Ramseur presents his book “Melting the Ice Curtain”
On June 13, 1988, an enterprising group of 82 Alaskan citizen-diplomats boarded an Alaska Airlines jet in Nome. They were Native elders, an assorted mix of business and political leaders and reporters. Their destination was Provideniya, Russia and when the plane set down on the Russian gravel strip the connection was made. Alaskans and their counterparts in the Russian Far East had been separated by big city politics since the early days of the Cold War.
Now there was hope for a reconnecting of natural relationships between the two shores.
“Melting the Ice Curtain: The Extraordinary Story of Citizen Diplomacy on the Russia-Alaska Frontier” is David Ramseur’s new book which details this important period in Alaska History. The book came out last June, published by University of Alaska Press.
Ramseur traveled to Nome to present his book during a noon event at the Nome Rotary Club and an evening event at the Kegoayah Kozga Library, on Wednesday, November 1.
“I’m happy to be back in Nome, which I think I first visited back in 1987 for the inaugural ball of Steve Cowper,” began Ramseur, adding that his tux for the ball was not ideal for Nome’s winter.
“Today what I want to talk about is a ground breaking time in the history of Alaska and, I would argue, in the history of the United States. The melting of the Alaska-Russia Ice Curtain. For 40 years this cold war relic divided our countries and the citizens across the 55-mile Bering Strait. The melt launched three decades of often chaotic but commercial, educational, scientific, and cultural ties across the international dateline. As you’ll hear Nome played a leading role in this effort. What was achieved then can serve as a model for future US-Russia relations today, which arguably are the worst since the Cold War and maybe even the Cuban Missile Crisis of the 60s.”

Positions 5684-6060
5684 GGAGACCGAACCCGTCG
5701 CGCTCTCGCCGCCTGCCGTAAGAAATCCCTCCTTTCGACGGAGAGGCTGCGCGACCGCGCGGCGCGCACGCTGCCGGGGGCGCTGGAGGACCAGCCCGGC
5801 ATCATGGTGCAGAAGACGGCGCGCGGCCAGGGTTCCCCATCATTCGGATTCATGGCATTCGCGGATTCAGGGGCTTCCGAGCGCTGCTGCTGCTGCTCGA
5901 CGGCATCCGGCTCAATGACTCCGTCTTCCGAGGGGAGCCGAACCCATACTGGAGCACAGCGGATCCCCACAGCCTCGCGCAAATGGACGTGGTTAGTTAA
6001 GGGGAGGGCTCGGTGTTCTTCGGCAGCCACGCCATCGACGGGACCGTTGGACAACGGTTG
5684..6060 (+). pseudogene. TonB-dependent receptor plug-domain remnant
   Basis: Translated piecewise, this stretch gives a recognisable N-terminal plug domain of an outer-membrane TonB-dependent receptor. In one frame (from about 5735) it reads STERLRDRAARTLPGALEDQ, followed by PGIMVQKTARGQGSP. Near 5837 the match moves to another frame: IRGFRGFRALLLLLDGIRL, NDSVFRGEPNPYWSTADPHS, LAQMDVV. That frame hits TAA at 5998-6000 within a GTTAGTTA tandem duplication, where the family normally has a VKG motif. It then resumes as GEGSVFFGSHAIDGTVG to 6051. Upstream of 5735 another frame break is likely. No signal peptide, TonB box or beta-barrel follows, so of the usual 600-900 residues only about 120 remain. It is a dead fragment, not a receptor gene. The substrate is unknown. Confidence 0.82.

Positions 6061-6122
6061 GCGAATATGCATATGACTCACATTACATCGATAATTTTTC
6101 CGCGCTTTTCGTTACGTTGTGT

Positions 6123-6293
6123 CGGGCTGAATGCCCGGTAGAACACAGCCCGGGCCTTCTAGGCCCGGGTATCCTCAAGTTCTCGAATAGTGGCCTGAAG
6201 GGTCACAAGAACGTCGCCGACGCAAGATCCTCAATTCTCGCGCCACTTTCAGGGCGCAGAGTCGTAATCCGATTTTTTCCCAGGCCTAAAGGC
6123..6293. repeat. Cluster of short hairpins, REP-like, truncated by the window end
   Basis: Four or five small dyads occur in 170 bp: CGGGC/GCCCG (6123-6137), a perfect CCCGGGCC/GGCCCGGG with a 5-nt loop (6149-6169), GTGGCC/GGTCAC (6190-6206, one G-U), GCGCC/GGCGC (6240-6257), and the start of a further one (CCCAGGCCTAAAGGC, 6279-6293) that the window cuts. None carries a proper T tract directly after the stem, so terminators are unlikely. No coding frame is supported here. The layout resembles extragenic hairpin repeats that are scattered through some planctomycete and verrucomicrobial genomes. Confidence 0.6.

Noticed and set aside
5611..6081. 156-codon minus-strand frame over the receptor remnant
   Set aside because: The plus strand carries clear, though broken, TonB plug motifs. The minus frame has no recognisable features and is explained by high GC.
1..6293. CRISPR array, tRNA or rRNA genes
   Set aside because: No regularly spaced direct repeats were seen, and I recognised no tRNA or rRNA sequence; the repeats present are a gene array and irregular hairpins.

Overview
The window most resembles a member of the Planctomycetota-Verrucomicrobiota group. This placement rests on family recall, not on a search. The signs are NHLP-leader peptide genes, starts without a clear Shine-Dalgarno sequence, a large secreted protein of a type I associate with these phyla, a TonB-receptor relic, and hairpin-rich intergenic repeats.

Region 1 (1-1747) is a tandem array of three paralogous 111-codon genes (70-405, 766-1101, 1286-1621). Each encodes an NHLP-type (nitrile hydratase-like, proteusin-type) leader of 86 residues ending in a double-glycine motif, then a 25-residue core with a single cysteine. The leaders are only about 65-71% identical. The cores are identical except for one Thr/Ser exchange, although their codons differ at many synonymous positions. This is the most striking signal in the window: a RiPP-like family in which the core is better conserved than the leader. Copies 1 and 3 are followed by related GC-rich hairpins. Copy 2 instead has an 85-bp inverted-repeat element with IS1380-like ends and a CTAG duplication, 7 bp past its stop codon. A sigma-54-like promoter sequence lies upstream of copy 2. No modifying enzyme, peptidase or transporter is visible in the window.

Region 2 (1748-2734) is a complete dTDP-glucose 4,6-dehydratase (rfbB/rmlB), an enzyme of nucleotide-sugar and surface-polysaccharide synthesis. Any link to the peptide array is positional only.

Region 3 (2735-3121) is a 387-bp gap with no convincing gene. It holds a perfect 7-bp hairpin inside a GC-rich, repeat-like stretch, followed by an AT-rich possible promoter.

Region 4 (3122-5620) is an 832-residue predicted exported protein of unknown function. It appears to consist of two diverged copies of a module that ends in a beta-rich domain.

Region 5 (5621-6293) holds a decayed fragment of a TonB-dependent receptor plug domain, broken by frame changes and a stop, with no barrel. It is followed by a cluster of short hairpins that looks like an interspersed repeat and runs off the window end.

“I was honored to be a participant in the Ice Curtain era.”
Ramseur showed a photo on the screen, which showed himself with Governor Cowper in Provideniya.
“Since the time of the Bering Land Bridge about 30,000 years ago Northern people have traveled freely across the icy waters between mainland Alaska and Russia,” he said.
“Big and Little Diomede are about two and a half miles apart, intersected by the International Dateline. In 1938 the US and Soviet Union recognized these historic visits between Native people and established a formal, visa-free process for their interaction. It worked pretty well for about 10 years. A couple of years later a productive US Soviet relationship continued during WW2. Nearly 8,000 American warplanes were delivered across the Bering Strait during Lend-Lease to help the Soviets fight the Nazis,” Ramseur said.
“After all this good will was the built up suspicions over the Cold War froze all these decades of good, productive relations and the Soviets banished villagers who were living on Big Diomede and made them move to the mainland and they established a border guard surveillance post aimed directly at Alaska. They even imprisoned a friendly delegation of Alaska Natives for 52 days. They’d gone over to Diomede to visit relatives. This was in 1946 and one person died during the imprisonment.”
“FBI director J. Edgar Hoover decided the national security interest of the United States outweighed those of Alaska Natives. Joseph Stalin concurred. So just ten years after the system was set up to ease travel between Natives of both the US and Russia, the two countries erected what we call and “ice curtain.” They sealed the border and they banned all contact. This was imposed in May, 1948 and it lasted for 40 years.”
“So about four decades after the Ice Curtain came into effect a drumbeat for change began in the Bering Strait. I think it was the result of three main factors. First, the memories of long separated Native people were fading. They wanted one last opportunity for reunification. As part of the research for the book I tracked down a couple of elderly Natives in their 80s, guys living here and on St Lawrence Island, who remember last remember going to Russia in the ‘20s and ‘30s. Second, a progressive new Soviet leader came to power. Mikhail Gorbachev was a very different kind of a Soviet, he encourage interaction with the west because he liked to be portrayed to the world as a reformer, a new type of Soviet leader. And third, a lot of Alaska civic and business leaders saw an opportunity for Alaska interaction across the Bering Strait after 40 years, They were interested in both civic and business opportunity.